Effective from 1 February 2023, Federal Decree Law No. 41 of 2022 on Civil Personal Status for non-Muslims (“Civil Family Law”) will introduce significant amendments to the family legislations. The provisions of the Decree-Law will apply to non-Muslims residing in the country unless someone adheres to the application of their country’s law. Non-Muslim foreigners may also agree to implement other legislation on family or personal status in the UAE instead of the provisions of this Decree-Law. Currently, the Federal Personal Status Law No. 28 of 2005 determines the rights of all parties in accordance with Shariah Law. The Federal Personal Status Law is one of the latest in a series of continuous efforts to modernise the UAE’s legal system. This alert summarizes the new law as follows:
The Decree-Law will allow non-Muslim couples to marry in a non-Sharia legal process. The conditions for individuals wishing to marry must be at least 21 years old and both parties will be required to complete a declaration form in the presence of a judge. Also, the Federal Decree 41 states marriage should not be between siblings, children, grandchildren or uncles, and any other cases specified by the related implementing regulations. Since February 2022, non-Muslim couples have been allowed marry before Abu Dhabi Civil Family Court using this process, like registry office weddings in Europe.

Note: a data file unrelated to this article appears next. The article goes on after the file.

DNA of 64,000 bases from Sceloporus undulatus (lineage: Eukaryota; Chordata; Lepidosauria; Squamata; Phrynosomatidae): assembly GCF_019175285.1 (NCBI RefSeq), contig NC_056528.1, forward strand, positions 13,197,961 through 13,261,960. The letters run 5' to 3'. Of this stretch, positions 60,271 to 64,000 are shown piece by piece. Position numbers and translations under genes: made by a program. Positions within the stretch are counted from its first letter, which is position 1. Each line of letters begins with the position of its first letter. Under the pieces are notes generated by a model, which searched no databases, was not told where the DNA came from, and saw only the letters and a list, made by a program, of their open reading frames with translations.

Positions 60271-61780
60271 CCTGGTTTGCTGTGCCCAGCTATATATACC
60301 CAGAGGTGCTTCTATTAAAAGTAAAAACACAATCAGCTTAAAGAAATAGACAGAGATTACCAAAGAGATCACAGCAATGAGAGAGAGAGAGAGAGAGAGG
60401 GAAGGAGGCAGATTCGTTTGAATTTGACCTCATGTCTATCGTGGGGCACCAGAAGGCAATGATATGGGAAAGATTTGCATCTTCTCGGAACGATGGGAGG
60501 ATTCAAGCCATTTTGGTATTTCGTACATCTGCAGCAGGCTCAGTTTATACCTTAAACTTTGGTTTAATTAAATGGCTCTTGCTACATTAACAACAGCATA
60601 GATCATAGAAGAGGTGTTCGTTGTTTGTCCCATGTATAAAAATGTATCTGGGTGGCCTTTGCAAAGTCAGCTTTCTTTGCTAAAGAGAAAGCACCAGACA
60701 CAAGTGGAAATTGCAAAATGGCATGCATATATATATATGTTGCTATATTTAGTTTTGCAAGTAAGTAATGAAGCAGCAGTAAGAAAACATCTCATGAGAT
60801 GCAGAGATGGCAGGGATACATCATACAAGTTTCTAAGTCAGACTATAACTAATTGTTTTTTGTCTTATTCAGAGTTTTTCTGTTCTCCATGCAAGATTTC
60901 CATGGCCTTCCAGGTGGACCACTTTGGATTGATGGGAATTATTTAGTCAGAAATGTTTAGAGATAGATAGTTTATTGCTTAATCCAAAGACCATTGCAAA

Another important amendment is the introduction of “no-fault” divorce. It will be granted if either spouse expresses, before the court, their desire to terminate the marriage without being required to justify or demonstrate any wrongdoing during the duration of their marriage.
The Federal-Decree also addresses the arrangement of shared child custody of children under the age of 18. If difference arise between the parents in relation to custody, a request can be submitted to the court seeking to exclude the other parent based on the best interests of the child.
A fundamental change has been introduced by Federal-Decree on the procedure for inheritance and testaments (a will). Non-Muslims will be allowed register wills at the same time as their marriage certificate, allowing them to give their assets to anyone they wish. In the absence of a will of the deceased at the time of their death, 50 per cent of their estate will go to their spouse, and the other 50 per cent equally distributed between any children. In the absence of offspring, the 50 per cent remaining will go to either surviving parents or siblings.
A dedicated family court for non-Muslims will be opened to hear all cases related to marriage, custody, divorce, paternity, inheritance, and personal status. This major legislation is undeniably important to the non-Muslims society and provides more assurance to them with respect to manage their civil personal status matters.